Implicit personality theory in social psychology

Implicit personality theory in social psychology

In this article, we will be talking about the implicit personality theory. We will talk about the factors that influence the way we perceive people, situations and groups. But also about the ramifications of the implicit personality theory.

Implicit personality theory: what does it mean?

Implicit personality theory refers to the biases a person can make when forming impressions of other people they don’t know based on a limited amount of information.

Certain factors influence how first impressions about others are generated, such as the context, the prejudices that the individual has, in addition to the mood or the rumours that have spread about the prejudiced person.

The first definition of the implicit personality theory was given by Bruner and Tagiuri in 1954, defining it as the knowledge that one has about a person and how such knowledge is used to make inferences about his personality

However, among the first to approach this concept is Solomon Ach, who, in the mid-1940s, researched to specify what factors influenced the formation of these first impressions.

Implicit personality theory in social psychology

Implicit personality theory – general ideas

Who has never made a wrong first impression of someone? Everyone, to a greater or lesser extent, judges others based on what they see first.

It is usual that, if you see a beautiful person, it is assumed that they are also charismatic and warm, or if you see a person wearing glasses it is assumed that they will be intelligent and responsible.

Implicit personality theories relate to how inferences are made about other people based on how little is known about them. They are widely applied on a day-to-day basis and have profound repercussions at the social level.

Let’s see in more detail its definition, what factors influence the formation of first impressions and what are the implications in society.

There have been two theories that have tried to explain in more depth how and why people, when we see another individual with certain characteristics and traits, we generate inferences about their personality, assuming their behaviour and way of being.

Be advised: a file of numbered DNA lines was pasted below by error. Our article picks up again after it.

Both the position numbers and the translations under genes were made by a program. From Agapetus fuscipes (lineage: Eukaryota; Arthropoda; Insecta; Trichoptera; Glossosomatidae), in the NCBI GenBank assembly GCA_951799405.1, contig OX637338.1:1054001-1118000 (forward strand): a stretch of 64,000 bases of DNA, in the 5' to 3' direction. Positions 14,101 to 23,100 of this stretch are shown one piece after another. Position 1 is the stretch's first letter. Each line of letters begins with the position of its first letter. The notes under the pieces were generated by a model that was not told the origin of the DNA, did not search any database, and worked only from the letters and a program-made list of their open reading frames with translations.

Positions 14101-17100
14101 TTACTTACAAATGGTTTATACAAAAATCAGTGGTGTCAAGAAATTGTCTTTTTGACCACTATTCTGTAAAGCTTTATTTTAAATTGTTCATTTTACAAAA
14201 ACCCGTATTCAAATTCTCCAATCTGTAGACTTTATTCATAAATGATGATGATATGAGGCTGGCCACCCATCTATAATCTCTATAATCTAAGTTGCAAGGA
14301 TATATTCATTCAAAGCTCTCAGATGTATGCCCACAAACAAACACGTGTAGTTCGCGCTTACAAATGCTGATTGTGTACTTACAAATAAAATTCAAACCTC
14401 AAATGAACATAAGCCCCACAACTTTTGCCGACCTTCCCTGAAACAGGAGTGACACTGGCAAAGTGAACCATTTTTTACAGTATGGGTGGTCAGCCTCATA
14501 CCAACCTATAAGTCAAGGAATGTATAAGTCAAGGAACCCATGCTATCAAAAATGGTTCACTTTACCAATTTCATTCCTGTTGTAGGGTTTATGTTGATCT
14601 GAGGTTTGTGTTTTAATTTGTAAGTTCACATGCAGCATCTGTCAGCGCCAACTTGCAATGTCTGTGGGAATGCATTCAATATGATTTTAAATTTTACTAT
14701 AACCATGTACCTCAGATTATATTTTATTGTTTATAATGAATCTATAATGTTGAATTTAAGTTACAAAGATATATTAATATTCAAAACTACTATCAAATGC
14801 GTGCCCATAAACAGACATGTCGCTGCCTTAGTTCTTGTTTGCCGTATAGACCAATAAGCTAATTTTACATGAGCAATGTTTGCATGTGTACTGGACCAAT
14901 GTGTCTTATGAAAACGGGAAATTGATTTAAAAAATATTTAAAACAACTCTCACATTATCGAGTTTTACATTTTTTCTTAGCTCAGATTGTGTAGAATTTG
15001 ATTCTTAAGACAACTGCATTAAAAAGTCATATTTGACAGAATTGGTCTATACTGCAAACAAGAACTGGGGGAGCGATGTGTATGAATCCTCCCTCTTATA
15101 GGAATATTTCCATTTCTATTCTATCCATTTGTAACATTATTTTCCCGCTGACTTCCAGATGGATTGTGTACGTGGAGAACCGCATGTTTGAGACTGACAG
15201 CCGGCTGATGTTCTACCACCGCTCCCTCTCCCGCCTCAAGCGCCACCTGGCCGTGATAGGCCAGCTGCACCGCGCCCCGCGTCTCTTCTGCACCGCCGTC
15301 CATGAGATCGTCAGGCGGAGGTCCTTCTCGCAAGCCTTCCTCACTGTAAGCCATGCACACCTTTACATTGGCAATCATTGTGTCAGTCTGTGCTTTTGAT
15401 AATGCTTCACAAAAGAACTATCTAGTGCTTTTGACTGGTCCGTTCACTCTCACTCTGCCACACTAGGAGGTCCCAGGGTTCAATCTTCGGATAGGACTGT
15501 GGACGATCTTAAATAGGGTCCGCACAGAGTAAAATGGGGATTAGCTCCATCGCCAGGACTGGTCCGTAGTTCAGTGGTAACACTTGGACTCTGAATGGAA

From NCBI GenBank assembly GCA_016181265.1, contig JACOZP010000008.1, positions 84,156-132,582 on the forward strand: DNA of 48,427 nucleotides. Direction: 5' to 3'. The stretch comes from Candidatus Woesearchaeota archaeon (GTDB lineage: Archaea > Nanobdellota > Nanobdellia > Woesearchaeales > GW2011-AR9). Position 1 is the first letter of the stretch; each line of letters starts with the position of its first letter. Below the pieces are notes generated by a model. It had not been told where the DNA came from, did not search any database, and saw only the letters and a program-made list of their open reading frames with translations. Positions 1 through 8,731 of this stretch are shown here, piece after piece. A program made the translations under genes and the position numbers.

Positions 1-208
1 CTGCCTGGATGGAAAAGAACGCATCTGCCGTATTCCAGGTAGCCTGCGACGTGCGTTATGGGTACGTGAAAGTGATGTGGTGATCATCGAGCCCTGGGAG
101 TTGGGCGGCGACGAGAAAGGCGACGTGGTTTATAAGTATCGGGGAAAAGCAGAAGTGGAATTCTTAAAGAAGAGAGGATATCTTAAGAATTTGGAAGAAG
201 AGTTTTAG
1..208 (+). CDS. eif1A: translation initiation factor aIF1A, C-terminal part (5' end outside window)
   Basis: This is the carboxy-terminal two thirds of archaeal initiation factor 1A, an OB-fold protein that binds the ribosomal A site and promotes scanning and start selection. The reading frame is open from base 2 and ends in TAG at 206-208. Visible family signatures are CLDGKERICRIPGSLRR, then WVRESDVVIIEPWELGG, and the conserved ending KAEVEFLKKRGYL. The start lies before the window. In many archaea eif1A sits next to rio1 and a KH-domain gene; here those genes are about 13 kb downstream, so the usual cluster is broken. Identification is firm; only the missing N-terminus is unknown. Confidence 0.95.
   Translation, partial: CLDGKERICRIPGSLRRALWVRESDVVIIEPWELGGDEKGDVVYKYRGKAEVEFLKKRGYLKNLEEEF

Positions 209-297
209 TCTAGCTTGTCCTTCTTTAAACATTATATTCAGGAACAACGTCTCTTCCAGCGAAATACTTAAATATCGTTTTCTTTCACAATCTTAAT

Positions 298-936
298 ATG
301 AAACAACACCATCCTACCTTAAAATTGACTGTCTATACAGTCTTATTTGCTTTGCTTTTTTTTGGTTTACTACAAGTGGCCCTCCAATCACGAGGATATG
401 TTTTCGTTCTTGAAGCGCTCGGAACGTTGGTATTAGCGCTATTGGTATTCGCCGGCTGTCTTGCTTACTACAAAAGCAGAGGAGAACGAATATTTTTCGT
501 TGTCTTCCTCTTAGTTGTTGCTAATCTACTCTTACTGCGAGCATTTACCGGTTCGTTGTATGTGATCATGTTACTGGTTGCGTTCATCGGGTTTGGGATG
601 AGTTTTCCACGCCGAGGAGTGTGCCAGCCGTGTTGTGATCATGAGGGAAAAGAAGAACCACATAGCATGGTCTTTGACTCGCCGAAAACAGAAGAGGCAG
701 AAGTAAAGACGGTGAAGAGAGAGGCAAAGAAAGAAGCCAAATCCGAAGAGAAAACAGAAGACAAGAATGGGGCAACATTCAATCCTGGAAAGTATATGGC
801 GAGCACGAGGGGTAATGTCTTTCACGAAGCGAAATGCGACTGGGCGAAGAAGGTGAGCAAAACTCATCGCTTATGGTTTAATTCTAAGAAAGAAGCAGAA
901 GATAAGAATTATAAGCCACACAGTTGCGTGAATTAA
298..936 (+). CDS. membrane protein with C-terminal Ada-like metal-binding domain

People with implicit personality can get help in changing the way they are or the way they think by using the ABC theory of personality .

The consistency theory

This theory refers to how a new impression generated relates to what was already known about the person being judged.

If positive traits have been seen in the person being judged, likely, the rest of their traits are also assumed to be desirable. On the other hand, if what was observed was negative, it will be assumed that the person will have mostly undesirable characteristics.

The attribution theory

This theory describes how people see that the traits assumed in other individuals remain stable over time. That is to say, it is seen as if the characteristics attributed to another person remained constant throughout the life of the other individual.

Within this theory there are two positions:

On the one hand, entity theory, which maintains that personality traits are stable over time and situations and that assumptions can be made of the person’s behaviour in general terms based on a small repertoire of their behaviours.

On the other side is the incremental theory, which maintains that the traits are somewhat more dynamic, variable over time.

Implicit personality theory in social psychology

Factors influencing implicit personality theory

These are the elements that come into play in the implicit theories of personality.

Central features vs. peripheral features

When observing a person for the first time or receiving prior information about him, the features seen are not equally taken into account. Some features stand out above others. Within the research carried out by Asch himself, this idea was fundamental.

The central features are those that exert a greater role and strength in the formation of the impression, while the peripheral ones are those that are not attributed as much importance, having less weight in the formation of the impression.